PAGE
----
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Taylor January 28, 2014 at 5:34 pm

Why do we announce this kind of stuff? Wouldn't want to have an unfair advantage?

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ronaldo January 30, 2014 at 2:12 pm

The cost of keeping it secret costs beaucoup dollars. How much secrecy do you want to pay for ? Speak up…it's your money.

Sheesh !

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ziv January 28, 2014 at 5:38 pm

I looked at the picture and thought, "Oh, sh**, it is an underwater Little Boy!"

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Anon E. Mouse January 29, 2014 at 12:11 am

I want a percentage. The NSA has obviously been peeking while I've been typing my novel!

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game January 29, 2014 at 2:32 am

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I’m kinda paranoid about losing everything I’ve worked hard on.

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oblatt2 January 29, 2014 at 9:01 am

The navy squeals how it doesnt have enough SSBNs for nuclear deterrent but hey if you need one to insert a seal team or clear some mines or some other marginal mission there are plenty.

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blight_ January 29, 2014 at 9:10 am

We need to get away from using tubes to deploy payloads. We can't build extra SSBN's just to do this and use their tubes to deploy payloads and internal space for TLAMs and commandos. At the moment we have extra Ohios because we are pulling them off of nuke duty; but this is a long term thing we should go away from. Small subs for special missions, not the biggest, oldest SSBN's we have.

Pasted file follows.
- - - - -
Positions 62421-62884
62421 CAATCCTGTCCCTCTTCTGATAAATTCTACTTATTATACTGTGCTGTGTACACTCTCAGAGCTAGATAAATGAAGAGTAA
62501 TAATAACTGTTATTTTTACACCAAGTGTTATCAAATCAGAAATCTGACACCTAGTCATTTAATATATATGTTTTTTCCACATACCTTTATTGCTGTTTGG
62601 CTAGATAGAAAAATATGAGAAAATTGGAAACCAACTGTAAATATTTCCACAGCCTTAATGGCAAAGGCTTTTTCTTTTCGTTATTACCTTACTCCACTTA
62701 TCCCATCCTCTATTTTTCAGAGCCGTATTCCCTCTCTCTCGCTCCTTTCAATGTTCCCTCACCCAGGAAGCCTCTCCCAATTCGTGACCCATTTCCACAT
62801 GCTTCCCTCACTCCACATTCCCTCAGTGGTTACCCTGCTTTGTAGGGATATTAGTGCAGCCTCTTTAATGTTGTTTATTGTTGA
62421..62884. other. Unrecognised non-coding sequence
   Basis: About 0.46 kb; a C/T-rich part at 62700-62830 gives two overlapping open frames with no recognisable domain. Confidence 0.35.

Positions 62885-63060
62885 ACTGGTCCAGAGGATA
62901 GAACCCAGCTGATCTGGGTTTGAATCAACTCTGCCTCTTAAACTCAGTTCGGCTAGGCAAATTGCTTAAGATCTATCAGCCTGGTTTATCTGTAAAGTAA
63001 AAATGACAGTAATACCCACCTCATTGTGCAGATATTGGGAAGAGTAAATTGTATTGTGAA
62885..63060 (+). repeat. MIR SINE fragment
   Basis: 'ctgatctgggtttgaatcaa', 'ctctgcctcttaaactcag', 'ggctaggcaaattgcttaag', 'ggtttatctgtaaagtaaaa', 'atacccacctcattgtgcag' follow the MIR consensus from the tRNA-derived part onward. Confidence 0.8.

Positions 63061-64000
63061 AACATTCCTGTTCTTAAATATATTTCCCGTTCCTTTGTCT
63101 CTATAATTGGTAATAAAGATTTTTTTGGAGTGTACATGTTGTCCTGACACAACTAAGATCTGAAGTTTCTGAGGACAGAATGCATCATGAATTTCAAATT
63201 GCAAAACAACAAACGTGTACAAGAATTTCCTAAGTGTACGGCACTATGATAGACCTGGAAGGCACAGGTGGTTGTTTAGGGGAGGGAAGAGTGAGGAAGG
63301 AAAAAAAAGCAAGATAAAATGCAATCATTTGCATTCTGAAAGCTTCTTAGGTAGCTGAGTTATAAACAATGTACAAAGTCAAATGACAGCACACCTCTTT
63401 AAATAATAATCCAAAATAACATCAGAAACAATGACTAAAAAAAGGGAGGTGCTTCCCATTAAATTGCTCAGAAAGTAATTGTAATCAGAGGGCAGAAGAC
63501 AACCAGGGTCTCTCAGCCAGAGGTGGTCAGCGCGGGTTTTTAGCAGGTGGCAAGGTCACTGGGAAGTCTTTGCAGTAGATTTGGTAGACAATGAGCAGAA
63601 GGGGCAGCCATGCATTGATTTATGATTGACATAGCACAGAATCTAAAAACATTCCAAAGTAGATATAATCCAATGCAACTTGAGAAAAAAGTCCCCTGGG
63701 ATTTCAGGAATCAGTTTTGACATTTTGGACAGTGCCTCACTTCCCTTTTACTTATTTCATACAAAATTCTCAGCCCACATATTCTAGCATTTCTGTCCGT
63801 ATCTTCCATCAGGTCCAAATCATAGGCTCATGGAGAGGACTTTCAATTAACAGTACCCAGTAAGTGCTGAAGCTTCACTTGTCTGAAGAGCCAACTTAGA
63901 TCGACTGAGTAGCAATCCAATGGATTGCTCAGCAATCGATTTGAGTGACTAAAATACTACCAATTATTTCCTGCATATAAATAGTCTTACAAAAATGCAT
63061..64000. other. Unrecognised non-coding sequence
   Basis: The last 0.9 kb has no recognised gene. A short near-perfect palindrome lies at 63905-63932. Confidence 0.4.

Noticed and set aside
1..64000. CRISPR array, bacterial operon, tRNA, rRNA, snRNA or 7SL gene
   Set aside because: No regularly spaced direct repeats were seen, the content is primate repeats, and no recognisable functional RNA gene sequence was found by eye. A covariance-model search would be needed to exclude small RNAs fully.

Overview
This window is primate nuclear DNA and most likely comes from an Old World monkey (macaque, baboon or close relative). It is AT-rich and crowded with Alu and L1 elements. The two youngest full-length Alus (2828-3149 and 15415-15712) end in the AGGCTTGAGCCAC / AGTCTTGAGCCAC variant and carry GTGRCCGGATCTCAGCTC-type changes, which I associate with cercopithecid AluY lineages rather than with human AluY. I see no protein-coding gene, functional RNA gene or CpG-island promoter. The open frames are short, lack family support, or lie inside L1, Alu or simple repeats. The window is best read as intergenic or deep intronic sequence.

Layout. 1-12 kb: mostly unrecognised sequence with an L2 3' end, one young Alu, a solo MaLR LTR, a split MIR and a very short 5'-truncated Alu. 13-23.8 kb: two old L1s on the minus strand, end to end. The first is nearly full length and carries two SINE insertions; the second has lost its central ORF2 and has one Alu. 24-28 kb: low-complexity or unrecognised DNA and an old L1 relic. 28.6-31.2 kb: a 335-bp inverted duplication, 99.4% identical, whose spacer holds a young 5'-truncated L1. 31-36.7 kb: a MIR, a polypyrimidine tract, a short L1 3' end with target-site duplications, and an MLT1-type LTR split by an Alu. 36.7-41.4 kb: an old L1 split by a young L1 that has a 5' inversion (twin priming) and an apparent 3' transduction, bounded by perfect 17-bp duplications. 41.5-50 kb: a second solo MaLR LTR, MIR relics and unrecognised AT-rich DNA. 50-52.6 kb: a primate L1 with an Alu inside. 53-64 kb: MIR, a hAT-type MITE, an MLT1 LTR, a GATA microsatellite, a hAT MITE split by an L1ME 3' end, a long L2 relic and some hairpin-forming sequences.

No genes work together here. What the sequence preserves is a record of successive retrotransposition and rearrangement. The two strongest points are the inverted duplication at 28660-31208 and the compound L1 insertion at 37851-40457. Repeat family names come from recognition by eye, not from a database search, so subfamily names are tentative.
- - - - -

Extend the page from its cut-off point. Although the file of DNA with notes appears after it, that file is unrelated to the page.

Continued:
I wonder how successful a sub with a mini-nuke reactor would be; especially considering NR-1's vague success in the '60s. Though…maybe the '60s were America's best years; even if the computers sucked.

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John K January 29, 2014 at 1:54 pm

SSBNs ONLY perform nuclear deterrent missions, and NOTHING else. EVER.

In the early 2000s our four oldest SSBNs were taken out of service and heavily modified. They no longer carry nuclear weapons, but carry conventional TLAM missiles in large quanties and can carry and deploy large numbers of SEALs.

There are no plans whatsover to modify any other SSBNs.

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@kybkh January 29, 2014 at 9:51 am

Navy is working on a system to tail every foreign sub in the ocean. Once that is achieved we might have a chance to actually win a nuclear war or prevent one. Scrap the surface vessels and give me 20 subs per carrier and a couple of Littorals for coastal patrols.

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hibeam January 29, 2014 at 3:33 pm

It looks impressive but can it help us win the war on women? They are rascally devils.